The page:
There have been more than 5,800 incidents of damage to property at Tusla residential care centres in the past three years, Freedom of Information figures have revealed.
In 2021, there were 1,965 recorded incidents of property damage by residents to residential centres, and in 2022, there were 1,481.
However, the agency did not say whether any young people have been prosecuted as a result.
Chief Executive of Barnardos Suzanne Connolly, said children in residential care have had very traumatic childhoods.
“Some children, they damage property because they’re acting out their feelings of anger, fear, frustration and rejection,” she said.
“They don’t know how to cope with these feelings in a constructive way.
“So, they need help; they need help to learn different ways of coping rather than lashing out - which puts themselves and others at risk.”
In a statement to Newstalk, Tusla said most of the breakages were “minor”.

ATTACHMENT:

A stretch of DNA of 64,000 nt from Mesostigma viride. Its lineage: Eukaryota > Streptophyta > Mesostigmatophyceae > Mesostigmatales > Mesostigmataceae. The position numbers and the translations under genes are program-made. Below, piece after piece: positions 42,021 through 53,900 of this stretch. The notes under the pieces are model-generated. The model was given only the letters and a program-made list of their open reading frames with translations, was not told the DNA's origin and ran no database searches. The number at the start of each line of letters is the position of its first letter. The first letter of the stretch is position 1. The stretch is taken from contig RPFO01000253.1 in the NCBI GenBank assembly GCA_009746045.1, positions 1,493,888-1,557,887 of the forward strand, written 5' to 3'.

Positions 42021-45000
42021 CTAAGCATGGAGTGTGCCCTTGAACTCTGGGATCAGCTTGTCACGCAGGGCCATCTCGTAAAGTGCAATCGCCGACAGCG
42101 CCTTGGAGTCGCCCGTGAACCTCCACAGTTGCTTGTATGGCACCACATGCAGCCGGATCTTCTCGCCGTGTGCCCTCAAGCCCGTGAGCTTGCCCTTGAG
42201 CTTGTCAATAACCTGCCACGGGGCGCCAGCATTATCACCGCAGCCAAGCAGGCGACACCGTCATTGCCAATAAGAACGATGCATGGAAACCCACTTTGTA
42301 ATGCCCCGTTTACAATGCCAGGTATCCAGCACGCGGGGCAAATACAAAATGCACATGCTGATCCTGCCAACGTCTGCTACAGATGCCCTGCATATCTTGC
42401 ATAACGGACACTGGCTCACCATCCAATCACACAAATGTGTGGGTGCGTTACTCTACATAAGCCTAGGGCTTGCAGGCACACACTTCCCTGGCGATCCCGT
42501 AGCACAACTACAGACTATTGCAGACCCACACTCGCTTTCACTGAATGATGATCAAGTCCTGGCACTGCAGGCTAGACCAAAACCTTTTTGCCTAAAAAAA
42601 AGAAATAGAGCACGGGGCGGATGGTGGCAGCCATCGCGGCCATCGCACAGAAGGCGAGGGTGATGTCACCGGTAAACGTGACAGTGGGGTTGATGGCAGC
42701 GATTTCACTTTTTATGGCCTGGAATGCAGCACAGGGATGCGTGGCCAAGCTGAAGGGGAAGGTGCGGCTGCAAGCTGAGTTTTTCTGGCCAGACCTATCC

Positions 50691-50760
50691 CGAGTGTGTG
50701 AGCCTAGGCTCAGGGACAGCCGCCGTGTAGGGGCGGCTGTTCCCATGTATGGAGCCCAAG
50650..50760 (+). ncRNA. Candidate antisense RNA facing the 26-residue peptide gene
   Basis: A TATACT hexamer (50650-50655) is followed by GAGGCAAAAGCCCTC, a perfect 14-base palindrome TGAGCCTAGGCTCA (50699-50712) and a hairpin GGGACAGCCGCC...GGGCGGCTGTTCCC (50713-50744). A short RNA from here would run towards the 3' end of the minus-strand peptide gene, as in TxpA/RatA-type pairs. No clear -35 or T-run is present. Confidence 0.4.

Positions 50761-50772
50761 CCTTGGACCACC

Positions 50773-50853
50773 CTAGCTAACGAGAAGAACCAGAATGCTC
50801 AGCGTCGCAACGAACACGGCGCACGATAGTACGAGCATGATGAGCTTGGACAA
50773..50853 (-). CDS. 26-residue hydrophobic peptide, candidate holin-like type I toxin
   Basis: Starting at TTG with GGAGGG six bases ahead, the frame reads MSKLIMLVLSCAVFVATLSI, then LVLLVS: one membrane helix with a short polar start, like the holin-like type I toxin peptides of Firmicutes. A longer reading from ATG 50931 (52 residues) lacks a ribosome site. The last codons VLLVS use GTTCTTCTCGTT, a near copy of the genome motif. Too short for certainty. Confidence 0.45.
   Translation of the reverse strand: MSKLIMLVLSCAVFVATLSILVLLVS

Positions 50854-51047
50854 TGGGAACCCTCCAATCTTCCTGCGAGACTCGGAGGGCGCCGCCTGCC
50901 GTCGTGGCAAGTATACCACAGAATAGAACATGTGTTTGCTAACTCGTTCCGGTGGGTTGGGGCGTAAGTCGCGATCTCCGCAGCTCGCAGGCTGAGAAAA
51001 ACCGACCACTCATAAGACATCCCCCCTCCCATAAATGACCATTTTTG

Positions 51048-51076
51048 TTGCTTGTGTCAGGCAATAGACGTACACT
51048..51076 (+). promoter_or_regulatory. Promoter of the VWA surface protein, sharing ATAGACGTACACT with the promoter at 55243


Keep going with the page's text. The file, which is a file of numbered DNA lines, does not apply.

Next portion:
“Not all of these incidents should be viewed as significant damage and are very often associated with a young person’s expression of adverse experiences in their earlier years,” the agency said.
“The vast majority of incidents of property damage are typically considered to be minor, for example broken crockery or picture frames, etc.
“The majority of incidents of property damage would be of low monetary value and deemed as not serious, but recorded nonetheless.”
At the end of the third quarter of 2022, there were 5,810 children in care.
Main image: A broken plate. Picture by: Alamy.com